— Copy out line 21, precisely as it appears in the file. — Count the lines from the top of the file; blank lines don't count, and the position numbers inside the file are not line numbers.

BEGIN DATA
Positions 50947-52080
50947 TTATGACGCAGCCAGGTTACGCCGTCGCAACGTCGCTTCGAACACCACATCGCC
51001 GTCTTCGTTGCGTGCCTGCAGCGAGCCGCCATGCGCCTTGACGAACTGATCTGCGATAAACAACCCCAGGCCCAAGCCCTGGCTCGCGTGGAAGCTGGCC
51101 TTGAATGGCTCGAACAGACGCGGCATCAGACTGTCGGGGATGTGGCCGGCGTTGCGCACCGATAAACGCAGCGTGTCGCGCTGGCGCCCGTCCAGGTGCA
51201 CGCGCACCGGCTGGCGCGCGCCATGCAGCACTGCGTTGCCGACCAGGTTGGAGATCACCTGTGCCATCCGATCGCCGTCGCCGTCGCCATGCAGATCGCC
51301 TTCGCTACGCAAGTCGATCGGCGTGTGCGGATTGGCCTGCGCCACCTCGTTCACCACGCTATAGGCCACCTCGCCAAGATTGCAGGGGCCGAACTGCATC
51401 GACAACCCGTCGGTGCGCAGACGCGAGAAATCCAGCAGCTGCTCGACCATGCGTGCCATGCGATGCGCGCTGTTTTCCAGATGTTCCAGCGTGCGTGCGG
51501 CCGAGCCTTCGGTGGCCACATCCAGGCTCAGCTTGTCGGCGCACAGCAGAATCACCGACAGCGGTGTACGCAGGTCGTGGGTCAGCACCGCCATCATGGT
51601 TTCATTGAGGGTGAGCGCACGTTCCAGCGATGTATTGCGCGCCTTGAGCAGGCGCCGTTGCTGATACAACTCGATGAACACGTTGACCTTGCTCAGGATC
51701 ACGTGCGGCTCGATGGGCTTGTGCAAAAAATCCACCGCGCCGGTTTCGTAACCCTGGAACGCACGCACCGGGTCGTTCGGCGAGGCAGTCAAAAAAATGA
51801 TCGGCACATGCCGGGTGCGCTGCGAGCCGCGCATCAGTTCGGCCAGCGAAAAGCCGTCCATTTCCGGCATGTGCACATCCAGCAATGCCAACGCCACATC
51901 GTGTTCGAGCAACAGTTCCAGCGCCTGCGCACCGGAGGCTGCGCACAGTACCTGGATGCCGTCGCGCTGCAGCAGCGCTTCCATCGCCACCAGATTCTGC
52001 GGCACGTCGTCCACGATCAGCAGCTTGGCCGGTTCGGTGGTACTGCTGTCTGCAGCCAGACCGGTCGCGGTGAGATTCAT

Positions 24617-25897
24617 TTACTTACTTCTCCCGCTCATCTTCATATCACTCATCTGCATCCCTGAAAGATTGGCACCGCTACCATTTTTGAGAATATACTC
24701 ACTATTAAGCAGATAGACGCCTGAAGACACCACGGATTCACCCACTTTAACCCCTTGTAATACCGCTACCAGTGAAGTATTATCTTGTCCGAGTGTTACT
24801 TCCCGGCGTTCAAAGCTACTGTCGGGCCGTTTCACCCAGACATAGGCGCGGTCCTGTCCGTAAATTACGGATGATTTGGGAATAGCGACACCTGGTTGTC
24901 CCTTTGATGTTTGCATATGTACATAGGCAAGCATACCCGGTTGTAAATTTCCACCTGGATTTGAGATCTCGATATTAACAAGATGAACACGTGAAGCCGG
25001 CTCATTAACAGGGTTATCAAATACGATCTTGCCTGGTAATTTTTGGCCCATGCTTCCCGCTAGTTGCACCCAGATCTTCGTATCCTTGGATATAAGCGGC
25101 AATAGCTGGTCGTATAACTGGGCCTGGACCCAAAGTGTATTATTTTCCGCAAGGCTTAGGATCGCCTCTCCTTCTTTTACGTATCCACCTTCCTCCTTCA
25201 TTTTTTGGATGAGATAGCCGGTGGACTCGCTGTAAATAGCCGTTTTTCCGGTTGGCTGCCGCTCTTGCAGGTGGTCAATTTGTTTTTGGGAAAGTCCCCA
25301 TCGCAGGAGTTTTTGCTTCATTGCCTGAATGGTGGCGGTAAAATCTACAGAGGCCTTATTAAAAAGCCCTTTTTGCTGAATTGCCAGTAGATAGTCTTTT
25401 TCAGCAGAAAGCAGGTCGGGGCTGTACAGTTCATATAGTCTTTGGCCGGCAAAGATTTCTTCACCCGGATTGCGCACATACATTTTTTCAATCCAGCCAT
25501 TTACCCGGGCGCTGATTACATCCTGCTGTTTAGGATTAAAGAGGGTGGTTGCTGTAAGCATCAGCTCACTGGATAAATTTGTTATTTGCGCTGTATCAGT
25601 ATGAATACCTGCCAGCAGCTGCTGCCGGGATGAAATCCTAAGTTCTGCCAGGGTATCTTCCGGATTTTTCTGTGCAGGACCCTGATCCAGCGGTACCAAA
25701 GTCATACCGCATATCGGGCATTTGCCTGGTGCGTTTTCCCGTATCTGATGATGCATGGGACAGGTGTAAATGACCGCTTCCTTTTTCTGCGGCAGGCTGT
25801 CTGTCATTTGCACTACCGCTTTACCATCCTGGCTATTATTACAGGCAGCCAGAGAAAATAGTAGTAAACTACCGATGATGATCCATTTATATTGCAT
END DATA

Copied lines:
25201 TTTTTTGGATGAGATAGCCGGTGGACTCGCTGTAAATAGCCGTTTTTCCGGTTGGCTGCCGCTCTTGCAGGTGGTCAATTTGTTTTTGGGAAAGTCCCCA